As defined in the Bills of Exchange Ordinance Act No.25 of 1927, a Bill of Exchange is an unconditional order in writing, addressed by one person to another, signed by the person giving it, requiring the person to whom it is addressed to pay on demand, or at a fixed or determinable future time, a sum certain in money to or to the order of a specified person, or to bearer.
There are five important parties of a bill of exchange;
Drawer: The drawer is the person who has issued the bill. In an export transaction, exporter draws the bill as money is owed to him.
Drawee: The drawee is the person on whom the bill is drawn. Exporter draws the bill on the importer who is the drawee. Drawee is the debtor who owes money the exporter (creditor).
Payee: The payee is the person to whom the money is payable. The bill can be drawn by the exporter payable to the drawer himself or his banker.
Endorser: The endorser is the person who has placed his signature on the back of bill signifying that he has obtained the title for the bill on his own account or on account of the original payee.
Endorsee: The endorsee is the person to whom the bill is endorsed. The endorsee can obtain the payment form the drawer.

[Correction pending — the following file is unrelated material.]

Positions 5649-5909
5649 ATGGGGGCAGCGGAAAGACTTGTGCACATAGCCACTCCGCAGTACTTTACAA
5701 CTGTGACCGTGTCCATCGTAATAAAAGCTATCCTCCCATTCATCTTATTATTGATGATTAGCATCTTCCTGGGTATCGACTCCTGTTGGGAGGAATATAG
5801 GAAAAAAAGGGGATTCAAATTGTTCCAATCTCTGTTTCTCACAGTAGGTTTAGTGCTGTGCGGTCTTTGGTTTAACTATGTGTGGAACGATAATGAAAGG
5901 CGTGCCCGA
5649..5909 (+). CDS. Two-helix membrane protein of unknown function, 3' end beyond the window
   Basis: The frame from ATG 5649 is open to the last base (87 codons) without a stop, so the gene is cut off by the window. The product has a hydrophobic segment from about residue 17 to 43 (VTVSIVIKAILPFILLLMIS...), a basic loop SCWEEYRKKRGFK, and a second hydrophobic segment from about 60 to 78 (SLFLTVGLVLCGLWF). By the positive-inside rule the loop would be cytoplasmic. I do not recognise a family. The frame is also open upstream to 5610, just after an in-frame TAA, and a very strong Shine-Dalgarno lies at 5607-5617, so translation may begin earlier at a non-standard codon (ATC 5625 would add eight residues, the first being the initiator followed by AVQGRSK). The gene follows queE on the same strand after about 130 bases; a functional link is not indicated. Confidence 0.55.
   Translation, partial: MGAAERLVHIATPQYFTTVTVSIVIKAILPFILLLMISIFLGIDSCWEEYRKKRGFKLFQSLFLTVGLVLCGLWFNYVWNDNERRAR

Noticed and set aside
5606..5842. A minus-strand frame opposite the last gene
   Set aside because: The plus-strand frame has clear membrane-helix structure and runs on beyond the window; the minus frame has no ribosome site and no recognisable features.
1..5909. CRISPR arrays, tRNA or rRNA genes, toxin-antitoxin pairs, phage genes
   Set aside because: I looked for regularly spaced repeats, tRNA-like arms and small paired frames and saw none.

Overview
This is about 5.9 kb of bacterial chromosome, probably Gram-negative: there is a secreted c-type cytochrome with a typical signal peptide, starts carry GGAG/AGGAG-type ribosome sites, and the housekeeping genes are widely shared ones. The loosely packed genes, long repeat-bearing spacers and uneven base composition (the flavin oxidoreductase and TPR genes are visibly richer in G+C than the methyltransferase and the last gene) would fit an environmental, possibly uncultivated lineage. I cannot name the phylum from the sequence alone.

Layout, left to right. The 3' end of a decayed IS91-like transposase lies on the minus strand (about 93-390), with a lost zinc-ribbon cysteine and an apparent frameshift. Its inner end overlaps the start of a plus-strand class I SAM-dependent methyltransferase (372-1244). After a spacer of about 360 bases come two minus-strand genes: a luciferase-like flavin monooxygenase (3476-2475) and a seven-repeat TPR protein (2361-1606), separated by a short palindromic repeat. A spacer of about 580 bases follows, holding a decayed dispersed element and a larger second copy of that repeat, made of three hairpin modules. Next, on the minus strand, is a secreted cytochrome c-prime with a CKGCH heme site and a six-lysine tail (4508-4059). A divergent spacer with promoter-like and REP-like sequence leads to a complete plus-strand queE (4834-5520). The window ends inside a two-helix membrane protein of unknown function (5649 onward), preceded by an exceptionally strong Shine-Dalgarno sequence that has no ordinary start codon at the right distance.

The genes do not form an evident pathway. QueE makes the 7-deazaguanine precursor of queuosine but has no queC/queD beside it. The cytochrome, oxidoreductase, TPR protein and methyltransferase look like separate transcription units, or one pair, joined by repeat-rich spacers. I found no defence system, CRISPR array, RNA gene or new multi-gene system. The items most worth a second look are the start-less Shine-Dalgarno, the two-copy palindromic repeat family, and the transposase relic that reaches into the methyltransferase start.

A bill of exchange is generally used in international trade and aims at binding one party to pay a fixed amount of money to another party at a predestined future date. It is the most often used form of payment relating to local and international trade. For example, after shipping the goods, the exporter draws the bills to the importer or, most often, the bank acting on behalf of the importer, as agreed between the exporter and the importer. The exporter usually draws on behalf of his principal or that of its bank. Later, he supports the bill in favour of the bank. Exporter can collect your bank or requests for purchase invoices. In case of purchase of the invoice, the exporter receives export earnings immediately. In all cases, the exporter's bank...
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